Great space: great show – MA students suceed at Brighton

12 Jul

Jealousy is to be deplored  but I couldn’t help feeling a twinge to see the space that this year’s MA graduates at the University of Brighton had been allocated to show their work. There was a whole new exhibition area devoted to sculpture and the downstairs gallery was not interrupted by partitions as it has been when I was showing a year ago. This year the works had room to breathe and the graduating students made the very best of it. It was interesting to see how those who were first  years in 2014-15 had developed and it was also fascinating to see works from people whom I did not know, who had decided to go for the gruelling route of taking an MA in just a year.  In a varied and imaginative show here are a few of the pieces that caught my eye.

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Kyunmin Kim: Traces of Time

I was particularly impressed by this work by full timer Kyunmin Kim, Traces of Time in the downstairs gallery,  it is beautifully embroidered, not on fabric but on wire mesh, which is torn in the middle. Writing about the work Kyuhmin explained that “even memories become faint with traces of time. The memory is still alive and is ready to come up to us at any time.“The statement seems a contradiction but then maybe that is the point of the work – the gaps in memory and the unexpected recall.

Doreen Munro started the MA at the same time as me but had a year out for family reasons. That year appears to have served her well.

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Doreen Munro

I remember that Munro’s work often featured pieces being wrapped, or in some way concealed, but none, I felt,  had worked as successfully as the juxtaposition of the corrugated iron and the paper in this piece here. The newness, crispness and fragility of the paper was the perfect foil to the rusting iron.

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Ruijong Hang: Non Linear Existence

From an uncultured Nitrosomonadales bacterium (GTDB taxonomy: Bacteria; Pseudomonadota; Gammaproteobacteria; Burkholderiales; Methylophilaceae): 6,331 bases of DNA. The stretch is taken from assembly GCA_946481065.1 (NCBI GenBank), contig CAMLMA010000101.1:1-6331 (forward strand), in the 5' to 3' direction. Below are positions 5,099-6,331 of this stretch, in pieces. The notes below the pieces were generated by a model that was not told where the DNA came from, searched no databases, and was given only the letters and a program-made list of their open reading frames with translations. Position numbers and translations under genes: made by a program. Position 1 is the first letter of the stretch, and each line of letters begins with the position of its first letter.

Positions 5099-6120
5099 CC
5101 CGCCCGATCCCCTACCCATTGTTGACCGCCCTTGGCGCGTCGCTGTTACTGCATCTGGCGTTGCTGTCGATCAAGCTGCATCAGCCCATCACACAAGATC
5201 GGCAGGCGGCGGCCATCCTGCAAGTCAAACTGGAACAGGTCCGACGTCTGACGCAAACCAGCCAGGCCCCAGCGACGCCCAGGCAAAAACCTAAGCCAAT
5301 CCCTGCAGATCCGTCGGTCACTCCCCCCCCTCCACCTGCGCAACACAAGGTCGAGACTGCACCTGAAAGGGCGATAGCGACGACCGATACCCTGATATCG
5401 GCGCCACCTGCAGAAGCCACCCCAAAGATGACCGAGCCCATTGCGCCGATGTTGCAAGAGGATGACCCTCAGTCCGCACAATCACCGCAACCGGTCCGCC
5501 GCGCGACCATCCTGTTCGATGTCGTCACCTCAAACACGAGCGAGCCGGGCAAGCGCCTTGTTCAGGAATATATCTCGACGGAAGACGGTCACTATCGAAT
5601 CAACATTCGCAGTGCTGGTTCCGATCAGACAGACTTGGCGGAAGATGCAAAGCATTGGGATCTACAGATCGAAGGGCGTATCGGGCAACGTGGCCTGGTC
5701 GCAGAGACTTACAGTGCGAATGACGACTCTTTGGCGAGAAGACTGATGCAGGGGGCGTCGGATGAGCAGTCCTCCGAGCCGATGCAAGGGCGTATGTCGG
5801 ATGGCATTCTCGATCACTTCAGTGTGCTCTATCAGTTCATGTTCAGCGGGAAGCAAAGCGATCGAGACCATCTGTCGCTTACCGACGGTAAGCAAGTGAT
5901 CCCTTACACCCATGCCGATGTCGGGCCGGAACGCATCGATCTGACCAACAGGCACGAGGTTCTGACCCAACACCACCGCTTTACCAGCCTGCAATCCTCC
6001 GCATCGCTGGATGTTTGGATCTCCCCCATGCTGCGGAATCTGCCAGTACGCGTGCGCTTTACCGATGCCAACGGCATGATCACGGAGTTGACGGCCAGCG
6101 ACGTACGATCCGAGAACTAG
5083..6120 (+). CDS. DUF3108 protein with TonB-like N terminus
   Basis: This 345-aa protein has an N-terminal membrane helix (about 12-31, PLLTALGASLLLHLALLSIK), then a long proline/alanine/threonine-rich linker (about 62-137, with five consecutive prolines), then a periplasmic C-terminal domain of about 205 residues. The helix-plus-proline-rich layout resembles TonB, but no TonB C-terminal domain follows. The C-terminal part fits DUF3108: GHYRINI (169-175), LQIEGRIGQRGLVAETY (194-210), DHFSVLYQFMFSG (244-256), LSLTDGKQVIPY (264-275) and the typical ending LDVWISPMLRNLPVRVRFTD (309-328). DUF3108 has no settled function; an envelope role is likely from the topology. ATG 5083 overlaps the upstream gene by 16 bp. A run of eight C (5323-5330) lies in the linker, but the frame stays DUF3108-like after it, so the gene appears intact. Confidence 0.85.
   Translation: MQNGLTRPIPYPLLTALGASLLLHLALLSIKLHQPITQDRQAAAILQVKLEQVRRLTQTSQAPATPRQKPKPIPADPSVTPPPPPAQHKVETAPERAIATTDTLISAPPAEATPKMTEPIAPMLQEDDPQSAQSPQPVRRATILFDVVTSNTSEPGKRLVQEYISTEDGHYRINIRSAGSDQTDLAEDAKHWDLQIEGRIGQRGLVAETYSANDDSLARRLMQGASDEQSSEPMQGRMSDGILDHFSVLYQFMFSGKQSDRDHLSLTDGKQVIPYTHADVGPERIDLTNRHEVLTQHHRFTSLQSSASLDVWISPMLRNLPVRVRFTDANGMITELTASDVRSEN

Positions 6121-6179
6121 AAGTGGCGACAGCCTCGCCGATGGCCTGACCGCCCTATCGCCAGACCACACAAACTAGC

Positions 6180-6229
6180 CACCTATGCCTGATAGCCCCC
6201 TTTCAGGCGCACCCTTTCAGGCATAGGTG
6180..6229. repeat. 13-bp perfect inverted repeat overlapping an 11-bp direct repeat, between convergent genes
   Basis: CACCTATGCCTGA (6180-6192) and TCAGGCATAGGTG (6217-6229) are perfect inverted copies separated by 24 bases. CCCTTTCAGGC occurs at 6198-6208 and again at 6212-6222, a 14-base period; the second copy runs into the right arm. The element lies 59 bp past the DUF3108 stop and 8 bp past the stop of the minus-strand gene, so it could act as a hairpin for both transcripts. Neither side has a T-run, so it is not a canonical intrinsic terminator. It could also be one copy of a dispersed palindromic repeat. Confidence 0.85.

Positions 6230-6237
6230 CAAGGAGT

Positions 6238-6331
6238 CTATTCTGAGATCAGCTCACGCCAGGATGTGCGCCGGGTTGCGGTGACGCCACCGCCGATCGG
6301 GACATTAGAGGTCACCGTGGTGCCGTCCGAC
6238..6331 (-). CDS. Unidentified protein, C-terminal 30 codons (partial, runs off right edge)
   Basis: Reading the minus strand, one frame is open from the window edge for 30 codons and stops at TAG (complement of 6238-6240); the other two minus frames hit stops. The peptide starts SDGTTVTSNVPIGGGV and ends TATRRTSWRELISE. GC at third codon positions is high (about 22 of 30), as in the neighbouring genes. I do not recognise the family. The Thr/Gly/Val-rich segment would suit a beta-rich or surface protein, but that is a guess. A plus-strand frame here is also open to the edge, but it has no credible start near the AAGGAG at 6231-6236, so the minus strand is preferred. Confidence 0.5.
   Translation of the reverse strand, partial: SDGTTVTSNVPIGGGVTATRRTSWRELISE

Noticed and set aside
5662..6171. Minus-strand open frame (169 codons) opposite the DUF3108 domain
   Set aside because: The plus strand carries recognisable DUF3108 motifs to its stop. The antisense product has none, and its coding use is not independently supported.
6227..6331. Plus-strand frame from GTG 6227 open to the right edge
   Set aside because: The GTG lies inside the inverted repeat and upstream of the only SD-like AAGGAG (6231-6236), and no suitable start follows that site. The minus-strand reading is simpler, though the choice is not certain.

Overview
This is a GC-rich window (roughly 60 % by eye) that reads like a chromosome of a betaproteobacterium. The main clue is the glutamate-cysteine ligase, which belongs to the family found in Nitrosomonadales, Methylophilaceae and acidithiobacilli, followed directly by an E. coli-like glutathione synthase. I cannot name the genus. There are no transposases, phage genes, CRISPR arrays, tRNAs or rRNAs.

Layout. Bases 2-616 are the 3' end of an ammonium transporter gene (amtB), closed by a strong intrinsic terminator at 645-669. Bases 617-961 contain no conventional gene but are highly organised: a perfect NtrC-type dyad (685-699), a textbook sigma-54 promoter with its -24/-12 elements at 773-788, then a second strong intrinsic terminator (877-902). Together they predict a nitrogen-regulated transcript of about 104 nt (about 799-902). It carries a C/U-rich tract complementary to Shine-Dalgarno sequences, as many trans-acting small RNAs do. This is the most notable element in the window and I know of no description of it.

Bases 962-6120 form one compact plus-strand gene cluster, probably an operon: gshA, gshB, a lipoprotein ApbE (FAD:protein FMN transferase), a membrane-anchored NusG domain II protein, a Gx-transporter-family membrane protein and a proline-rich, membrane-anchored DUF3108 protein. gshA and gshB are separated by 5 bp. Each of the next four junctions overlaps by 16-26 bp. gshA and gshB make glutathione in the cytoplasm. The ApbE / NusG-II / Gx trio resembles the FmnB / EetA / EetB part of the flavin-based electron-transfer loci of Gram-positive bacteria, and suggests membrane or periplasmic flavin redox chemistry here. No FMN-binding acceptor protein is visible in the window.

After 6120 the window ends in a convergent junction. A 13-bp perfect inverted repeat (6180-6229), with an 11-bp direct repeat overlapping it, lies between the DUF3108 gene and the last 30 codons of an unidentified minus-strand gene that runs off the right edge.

Ruijing Hang another full timer’s work is hard to photograph; Non Linear Existence is constructed from white paint on clear acrylic. I particularly enjoyed its lyricism and dream-like quality. Among many showier pieces it demonstrated a quiet authority.

In marked contrast to Ruijing’s restraint was this playful piece by Yanting Li , You In. It was the first work I noticed on entering the sculpture exhibition and the humour and colour were particularly appealing

 

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Yanting Li: You In

Caleb Madden’s works are hard to miss as his sound sculptures permeate both the main exhibition hall and performances in the sculpture exhibition. I particularly enjoyed Hot Fizz an ingenious work in which a bag of water was allowed to drip onto  a hot cooking hob making a satisfying hiss every time it did so, the sound of which was then amplified so that you did not at first understand its origins.

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Caleb Madden: Hot Fizz

Among many excellent paintings I like this little one by Tori Day of a gimlet. Day specialises in celebrating common objects which might otherwise go unnoticed. It is painted on piece of 19th century floorboard. I liked the cleverness of the painted nails holding the painted paper on which the gimlet rests.

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Tori Day: Gimlet

Susan Fynes polished and intricate geometric abstracts are always interesting. They take months to complete and I am just amazed at the patience and dedication that is involved. This one Hope is typical of her work – eye-bending but beautiful.

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Susan Fynes: Hope

The University of Brighton MA show is open until July 16, 10.00 – 5.00 at University of Brighton, Grand Parade, Brighton BN2 0JY